Discovering a tattered letter that says she is to open it only in the event of her husband's death, Cecelia is unable to resist reading the letter and discovers a secret that shatters her life and the lives of two other women.
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April 30, 2015
Stop by the library today and pick out a gift-wrapped poem to carry in your pocket. Unwrap it and read it to yourself, share it with someone close, or just tuck it in your pocket for a rainy day.
May 02, 2015
Celebrate free comic book day at the library. There will be workshops, costume contests, crafts, food and more. Register between April 13-24th to receive your free Swag Bag and Tickets that can be redeemed for pizza and drinks.
All ages welcome.
May 17, 2015
Itís an open forum. Come swap ideas, curriculums, books, and anything that has helped you homeschool your children. This is an opportunity to talk about what has worked or has not worked for you and get to know other families who homeschool.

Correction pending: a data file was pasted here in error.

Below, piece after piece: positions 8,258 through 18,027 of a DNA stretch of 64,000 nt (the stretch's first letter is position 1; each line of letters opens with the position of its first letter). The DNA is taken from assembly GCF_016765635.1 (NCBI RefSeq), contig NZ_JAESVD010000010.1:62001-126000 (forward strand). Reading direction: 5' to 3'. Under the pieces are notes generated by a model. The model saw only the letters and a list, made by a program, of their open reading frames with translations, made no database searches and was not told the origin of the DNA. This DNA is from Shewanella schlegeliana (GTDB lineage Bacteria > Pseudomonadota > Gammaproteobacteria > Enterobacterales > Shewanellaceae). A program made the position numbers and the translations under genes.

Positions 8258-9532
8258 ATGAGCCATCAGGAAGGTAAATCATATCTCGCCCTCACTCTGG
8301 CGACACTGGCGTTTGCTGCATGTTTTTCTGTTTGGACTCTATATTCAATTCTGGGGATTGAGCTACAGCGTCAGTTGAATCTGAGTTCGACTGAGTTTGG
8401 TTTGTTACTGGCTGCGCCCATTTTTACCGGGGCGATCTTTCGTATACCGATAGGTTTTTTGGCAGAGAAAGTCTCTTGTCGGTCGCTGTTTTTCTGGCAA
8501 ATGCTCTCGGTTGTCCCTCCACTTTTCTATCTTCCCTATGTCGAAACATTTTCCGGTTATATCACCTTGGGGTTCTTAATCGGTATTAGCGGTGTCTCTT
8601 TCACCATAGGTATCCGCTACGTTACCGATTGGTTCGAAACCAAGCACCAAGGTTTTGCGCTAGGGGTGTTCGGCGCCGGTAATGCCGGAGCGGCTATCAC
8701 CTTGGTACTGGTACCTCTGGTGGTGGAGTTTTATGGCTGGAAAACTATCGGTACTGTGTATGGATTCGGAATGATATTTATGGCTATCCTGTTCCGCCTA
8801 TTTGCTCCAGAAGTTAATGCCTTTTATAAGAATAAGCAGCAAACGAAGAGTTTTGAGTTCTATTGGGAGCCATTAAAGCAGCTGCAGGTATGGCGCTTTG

May 26, 2015
Trying to make sense of the horrors of World War II, Death relates the story of Liesel--a young German girl whose book-stealing and story-telling talents help sustain her family and the Jewish man they are hiding, as well as their neighbors.
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A handmade model of the Arminius Mill building, constructed by Michael Dunn, is on exhibit in the library's genealogy room. The original Mill housed steam powered machinery used to process pyrite ore. Pyrite contained the sulfur used to produce sulfuric acid, a component in many chemical processes. Mineral's rich mining history began in 1830 with gold mining and ended around 1921 with the closing of the pyrite mines.
Photographer: Richard Hinde
Artist: Janice Breeden
An early attempt to establish a library in Louisa County took place in 1953,when the Virginia State Library delivered books with a van. In 1971, 50 people turned out for a meeting with Raymond Williams, the Director of Jefferson-Madison Regional Library. From this event, a campaign was launched to create a branch in Louisa.